“From the time when microbes could have lived on Mars, it has continued to explore the rock record.”
The National Aeronautics and Space Administration (NASA) Mars Curiosity rover was launched in 2011 and has improved our understanding of the red planet
The Mars Curiosity rover was originally launched on November 26, 2011 from the U.S. Air Force at Cape Canaveral, Florida.
After a journey of 350 million miles (560 million kilometers), the 1.8 billion pounds ($2.5 billion) research aircraft is only 1.5 miles (2.4 kilometers) from the designated landing site.
After a successful landing on August 6, 2012, the rover has traveled about 11 miles (18 kilometers).
It was launched on the Mars Science Laboratory (MSL) spacecraft, and the rover accounted for 23% of the total mission mass.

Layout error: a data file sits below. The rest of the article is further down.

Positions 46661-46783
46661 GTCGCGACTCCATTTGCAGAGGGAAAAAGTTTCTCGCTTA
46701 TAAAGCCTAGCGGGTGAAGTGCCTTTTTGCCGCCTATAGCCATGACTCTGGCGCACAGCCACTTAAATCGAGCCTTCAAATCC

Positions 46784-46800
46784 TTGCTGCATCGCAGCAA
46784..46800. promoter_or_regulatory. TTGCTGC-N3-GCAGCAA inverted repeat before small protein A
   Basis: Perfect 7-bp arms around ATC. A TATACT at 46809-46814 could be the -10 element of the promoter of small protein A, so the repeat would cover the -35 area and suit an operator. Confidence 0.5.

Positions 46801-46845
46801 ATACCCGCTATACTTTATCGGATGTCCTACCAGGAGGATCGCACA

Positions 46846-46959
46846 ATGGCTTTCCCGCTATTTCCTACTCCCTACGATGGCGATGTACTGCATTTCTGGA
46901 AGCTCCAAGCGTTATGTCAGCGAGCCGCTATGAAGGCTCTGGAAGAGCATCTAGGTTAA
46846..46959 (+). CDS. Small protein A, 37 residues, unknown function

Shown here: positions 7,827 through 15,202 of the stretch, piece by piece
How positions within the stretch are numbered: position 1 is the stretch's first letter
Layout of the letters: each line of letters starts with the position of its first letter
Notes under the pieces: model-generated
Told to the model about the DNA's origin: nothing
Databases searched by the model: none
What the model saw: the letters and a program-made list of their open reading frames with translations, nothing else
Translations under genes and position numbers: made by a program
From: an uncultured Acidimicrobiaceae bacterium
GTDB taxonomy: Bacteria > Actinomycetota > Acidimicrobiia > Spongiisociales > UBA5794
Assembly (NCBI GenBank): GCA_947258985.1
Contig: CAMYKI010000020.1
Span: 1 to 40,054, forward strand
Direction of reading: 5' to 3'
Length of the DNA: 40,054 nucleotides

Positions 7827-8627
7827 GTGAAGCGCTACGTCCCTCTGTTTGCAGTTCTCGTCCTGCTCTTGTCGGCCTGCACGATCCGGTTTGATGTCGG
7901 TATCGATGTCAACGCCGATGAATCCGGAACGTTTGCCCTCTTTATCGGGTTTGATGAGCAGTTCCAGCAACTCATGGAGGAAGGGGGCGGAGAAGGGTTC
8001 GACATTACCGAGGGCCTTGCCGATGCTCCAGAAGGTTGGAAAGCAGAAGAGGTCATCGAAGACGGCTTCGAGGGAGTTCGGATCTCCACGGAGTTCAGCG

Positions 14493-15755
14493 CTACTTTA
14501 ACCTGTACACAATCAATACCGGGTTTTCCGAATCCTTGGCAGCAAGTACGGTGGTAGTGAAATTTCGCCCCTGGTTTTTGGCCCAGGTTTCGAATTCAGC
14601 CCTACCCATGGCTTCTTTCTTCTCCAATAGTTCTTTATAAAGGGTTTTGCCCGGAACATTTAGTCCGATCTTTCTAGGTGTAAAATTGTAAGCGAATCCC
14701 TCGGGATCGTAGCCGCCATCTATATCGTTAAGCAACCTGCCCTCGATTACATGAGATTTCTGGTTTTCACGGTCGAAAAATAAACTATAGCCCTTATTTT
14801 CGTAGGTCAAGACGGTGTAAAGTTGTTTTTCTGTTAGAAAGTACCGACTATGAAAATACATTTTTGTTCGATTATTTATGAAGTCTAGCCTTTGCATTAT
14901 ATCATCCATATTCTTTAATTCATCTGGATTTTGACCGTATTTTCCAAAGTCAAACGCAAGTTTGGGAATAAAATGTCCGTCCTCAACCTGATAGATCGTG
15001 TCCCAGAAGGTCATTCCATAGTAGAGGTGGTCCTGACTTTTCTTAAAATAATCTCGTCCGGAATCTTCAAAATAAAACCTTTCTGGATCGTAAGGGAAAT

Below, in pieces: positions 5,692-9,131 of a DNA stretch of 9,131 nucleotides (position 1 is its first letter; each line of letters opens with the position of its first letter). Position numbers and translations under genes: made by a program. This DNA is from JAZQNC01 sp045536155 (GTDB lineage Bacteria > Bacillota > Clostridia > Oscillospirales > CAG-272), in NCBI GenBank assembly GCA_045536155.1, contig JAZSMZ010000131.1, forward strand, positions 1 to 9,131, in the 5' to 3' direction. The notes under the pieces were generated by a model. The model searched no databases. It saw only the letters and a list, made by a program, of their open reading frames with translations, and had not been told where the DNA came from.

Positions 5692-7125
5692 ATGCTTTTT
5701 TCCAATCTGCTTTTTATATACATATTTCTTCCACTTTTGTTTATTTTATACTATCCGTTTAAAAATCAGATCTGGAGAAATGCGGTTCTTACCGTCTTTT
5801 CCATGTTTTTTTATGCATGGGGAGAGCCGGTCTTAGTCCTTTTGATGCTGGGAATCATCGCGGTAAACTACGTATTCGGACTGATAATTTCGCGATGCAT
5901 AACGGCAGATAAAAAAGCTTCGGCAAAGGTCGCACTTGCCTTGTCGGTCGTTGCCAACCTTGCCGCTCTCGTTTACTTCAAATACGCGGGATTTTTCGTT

The rover contains 80 kilograms (180 pounds) of scientific instruments, with a total weight of 899 kilograms (1,982 pounds), and is powered by fuel.
The rover is 2.9 meters (9.5 feet) long, 2.7 meters (8.9 feet) wide, and 2.2 meters (7.2 feet) high.
The Mars Curiosity rover was originally planned as a two-year mission to collect information to help answer whether the Earth can sustain life, possess liquid water, and study the climate and geology of Mars. It has been active for more than 2,000 days since then.
Initially, the rover planned to perform a two-year mission to collect information to help answer whether the Earth can sustain life, possess liquid water, and study the climate and geology of Mars.
Due to its success, the mission has been extended indefinitely and is now active for more than 2,000 days.
The rover is equipped with a variety of scientific instruments, including a mast camera composed of two cameras, which can take high-resolution color images and videos.
So far, in the process of using this car-sized robot, it has encountered an ancient riverbed with liquid water flowing through it. Soon after, it also discovered that billions of years ago, the nearby Yellowknife Bay area was part of a lake that supported microbial life.